My training consists of 5 days/week, with every 4th week a very easy week. Tues & Thurs are intervals (gradually increasing in duration, and then intensity, over the last 6 months). Weds, Sat, and Sun are purely endurance days, ranging from 1.5 hours to 3 or 4 hours. Total hours went from about 8-10 in the early months up to 12 or so now, although now with max intensity intervals, CTS reduces volume somewhat (all rides are now either easy endurance work or max effort intervals... thus, no sustained climbing and very little tempo work, etc).


sounds like you're doing sufficient volume (total weekly time). there's maybe some things i'd do differently, in that i don't generally have people do an easy 4th week, and i don't really limit endurance ride intensity so low (at a rough approximation i have people train at ~ 80 % MHR, and suggest they maybe don't go > ~ 90% MHR on hills (< 5-mins duration). i also find tempo work very useful when doing lots of short intervals (~4 -mins), but this may depend on how you define tempo as well
[/quote]


I had an agrument w/ my coach about a month ago about why the lack of work above endurance yet below max effort. I think I should be doing a lot (or at least an hour here and there), CTS thinks not. This frustrates me as I have a great extremely scenic 2200 ft climb minutes from my door, but it's so steep that I can't do it below about 85% of MHR.

pushing aside the discussion as to what is or isn't useful in training terms, sometimes it can be important to train in a specific manner that may sometimes preclude scenic or nice routes. half my intervals this morning were down a most boring main road. :-(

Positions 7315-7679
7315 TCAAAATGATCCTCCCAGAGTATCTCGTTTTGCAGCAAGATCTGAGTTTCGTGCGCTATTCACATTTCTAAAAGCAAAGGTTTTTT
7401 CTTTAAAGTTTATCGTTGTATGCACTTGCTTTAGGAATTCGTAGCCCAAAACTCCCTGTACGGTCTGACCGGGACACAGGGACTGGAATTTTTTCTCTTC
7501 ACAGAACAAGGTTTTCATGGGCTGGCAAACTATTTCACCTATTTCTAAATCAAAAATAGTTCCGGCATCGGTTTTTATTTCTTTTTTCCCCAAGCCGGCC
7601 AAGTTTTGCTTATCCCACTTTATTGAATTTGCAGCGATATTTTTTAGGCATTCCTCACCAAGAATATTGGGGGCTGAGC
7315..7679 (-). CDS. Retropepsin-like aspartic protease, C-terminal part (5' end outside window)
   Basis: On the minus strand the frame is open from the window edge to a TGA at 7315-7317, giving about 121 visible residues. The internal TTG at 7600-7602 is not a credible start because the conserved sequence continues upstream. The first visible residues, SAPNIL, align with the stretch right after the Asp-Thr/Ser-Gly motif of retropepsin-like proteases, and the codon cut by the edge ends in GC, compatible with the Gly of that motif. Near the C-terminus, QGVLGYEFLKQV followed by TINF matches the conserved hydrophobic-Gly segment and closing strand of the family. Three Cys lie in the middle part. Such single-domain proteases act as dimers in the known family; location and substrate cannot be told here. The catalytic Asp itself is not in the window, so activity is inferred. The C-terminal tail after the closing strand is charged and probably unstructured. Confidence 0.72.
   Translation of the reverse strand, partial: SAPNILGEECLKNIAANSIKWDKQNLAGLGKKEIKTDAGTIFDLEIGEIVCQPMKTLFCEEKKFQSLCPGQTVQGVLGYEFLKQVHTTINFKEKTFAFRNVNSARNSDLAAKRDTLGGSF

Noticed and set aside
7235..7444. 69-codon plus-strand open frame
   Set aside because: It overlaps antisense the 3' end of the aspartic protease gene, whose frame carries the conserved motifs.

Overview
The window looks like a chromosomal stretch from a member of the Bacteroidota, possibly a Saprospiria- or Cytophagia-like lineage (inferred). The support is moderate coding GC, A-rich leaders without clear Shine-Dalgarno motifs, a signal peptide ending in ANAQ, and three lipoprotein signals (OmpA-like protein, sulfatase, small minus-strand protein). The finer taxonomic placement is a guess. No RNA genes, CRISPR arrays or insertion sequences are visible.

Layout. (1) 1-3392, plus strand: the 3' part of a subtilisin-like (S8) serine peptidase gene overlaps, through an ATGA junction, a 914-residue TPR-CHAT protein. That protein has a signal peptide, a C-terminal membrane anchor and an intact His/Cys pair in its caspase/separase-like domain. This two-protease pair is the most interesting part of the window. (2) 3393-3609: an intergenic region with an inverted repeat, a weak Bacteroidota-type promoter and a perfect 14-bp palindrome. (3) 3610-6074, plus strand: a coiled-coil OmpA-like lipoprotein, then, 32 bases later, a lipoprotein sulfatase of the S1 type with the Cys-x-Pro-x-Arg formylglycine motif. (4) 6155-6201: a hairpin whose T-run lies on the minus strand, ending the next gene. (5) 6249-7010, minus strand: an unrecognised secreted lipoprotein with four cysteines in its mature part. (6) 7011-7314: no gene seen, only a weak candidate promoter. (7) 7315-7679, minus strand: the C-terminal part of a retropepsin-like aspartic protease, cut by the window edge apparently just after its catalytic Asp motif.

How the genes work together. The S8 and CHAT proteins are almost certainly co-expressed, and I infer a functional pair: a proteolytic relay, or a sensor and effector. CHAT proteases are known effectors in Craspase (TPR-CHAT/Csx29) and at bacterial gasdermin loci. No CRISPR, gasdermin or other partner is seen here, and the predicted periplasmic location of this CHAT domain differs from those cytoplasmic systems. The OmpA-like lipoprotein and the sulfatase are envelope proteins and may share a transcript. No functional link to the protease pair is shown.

In my years off, I did very little cardio, and lots of weight training (although I am still <160lbs -- not overly muscular to be sure). I did tons of work on my home hauling dirt, rock, lumber, etc., up and down countless stairs, though.

so you weren't inactive then. this is my first year racing again since 2000, but i trained fairly hard in my off years. good fun to be racing again, and you have to keep plugging away.

ric
 

Aztec

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Ric, the endurance intensity is capped at 79% of my MHR, with most of the time spent at 74% (145 of 196). For further reference, tempo = 81%, climbing repeats = 86%.

CTS doesn't use this measurement method, though. They use %s off of your average HR from two 3 mile TTs. But it works out to the above.
 

beerco

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Quick tip to keep from getting killed in crits etc.- Keep your vision up at all times. When you see the guys in the front surging, accelerate immediately, just not as hard as you would to bridge a gap normally as you guys mentioned.

You'll find that within a couple times of trying this, you'll get the timing down such that instead of ramming the guy in front of you, you're right on his wheel when he starts to accelerate. This can save gobs and gobs of energy.